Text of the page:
26 May 2011
The Transparency International 2011 progress report on enforcement of the OECD Anti Bribery convention was published this week. As in previous years, New Zealand is placed in the bottom group of the 37 convention members who were assessed. (Iceland was absent from class.) This bottom group comprises countries that take little or no action to enforce provisions proscribing the bribery of foreign officials.
Overall the report shows no improvement in the commitment to promote compliance with the convention, indicating that only seven countries have active enforcement. The findings largely replicate the OECD Annual Report published in April. New Zealand falls below the standards of the Scandinavian countries with which we are often compared.
TI expresses “serious concern” that New Zealand has not aligned aspects of law to conform to the convention – primarily the inability to prosecute companies for bribery and for not enacting an offence of failing prevent bribery. As in previous reports, TI criticises New Zealand for neither extending the Protected Disclosures Act to cover the private sector, nor assuring whistleblowers of full confidentiality.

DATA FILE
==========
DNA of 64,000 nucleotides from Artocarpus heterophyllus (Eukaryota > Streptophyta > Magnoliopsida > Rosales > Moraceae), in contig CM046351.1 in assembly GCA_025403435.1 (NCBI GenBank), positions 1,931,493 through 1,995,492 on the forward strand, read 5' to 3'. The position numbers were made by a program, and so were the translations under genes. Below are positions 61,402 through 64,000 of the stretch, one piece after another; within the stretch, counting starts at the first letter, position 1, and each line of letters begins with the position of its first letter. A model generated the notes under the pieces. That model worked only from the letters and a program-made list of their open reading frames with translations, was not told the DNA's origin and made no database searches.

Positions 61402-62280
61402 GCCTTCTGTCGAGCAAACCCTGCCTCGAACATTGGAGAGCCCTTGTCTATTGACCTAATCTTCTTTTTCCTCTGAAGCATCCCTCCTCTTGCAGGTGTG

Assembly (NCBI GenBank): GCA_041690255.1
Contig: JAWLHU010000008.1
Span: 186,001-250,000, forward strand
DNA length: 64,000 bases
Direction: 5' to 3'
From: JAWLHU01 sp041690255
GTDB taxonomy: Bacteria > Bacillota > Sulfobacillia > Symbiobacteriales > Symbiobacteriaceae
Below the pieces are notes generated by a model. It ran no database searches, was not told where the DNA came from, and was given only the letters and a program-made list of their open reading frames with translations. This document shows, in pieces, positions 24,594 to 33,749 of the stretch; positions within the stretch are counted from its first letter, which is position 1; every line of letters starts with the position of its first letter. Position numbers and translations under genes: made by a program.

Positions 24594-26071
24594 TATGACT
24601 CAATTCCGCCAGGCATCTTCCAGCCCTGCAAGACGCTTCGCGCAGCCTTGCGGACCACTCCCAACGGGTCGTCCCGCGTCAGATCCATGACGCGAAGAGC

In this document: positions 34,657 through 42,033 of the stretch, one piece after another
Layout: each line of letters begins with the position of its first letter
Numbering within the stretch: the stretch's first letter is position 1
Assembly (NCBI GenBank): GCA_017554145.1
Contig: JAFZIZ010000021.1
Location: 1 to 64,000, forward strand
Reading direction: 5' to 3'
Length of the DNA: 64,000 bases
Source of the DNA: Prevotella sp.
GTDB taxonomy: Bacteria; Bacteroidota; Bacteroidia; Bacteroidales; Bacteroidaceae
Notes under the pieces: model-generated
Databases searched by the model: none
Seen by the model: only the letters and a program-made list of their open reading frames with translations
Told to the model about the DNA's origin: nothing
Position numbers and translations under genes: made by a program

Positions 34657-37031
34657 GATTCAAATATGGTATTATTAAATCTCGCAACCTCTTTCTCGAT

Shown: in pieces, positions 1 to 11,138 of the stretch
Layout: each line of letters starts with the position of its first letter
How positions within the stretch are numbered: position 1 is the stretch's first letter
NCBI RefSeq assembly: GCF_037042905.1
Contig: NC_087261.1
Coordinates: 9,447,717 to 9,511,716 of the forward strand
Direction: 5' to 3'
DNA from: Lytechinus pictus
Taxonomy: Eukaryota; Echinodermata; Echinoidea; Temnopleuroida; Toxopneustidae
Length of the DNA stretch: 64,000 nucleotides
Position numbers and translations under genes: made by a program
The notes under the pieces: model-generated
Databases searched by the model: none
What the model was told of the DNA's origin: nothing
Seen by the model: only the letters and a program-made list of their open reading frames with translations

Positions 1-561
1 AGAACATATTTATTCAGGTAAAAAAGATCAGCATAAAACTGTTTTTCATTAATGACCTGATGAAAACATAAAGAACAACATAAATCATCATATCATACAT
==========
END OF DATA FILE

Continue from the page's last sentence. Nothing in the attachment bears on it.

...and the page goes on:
The TI report was published on the eve of a conference in Paris, “Joining Forces against Corruption – G20 Business and Government”. This is part of the OECD 50th Anniversary. Russia of course is part of the G8/G20. Ironically the OECD has today invited Russia to become a party to the Anti Bribery convention despite its reputation for decreasing ability to counter domestic corruption. It slipped from 146th in 2009 to 154th in 2010 on the Corruption Perceptions Index. President Medvedev claimed yesterday that 20% of Russia’s defence spending was stolen by “corrupt officials, dishonest generals and crooked contractors”.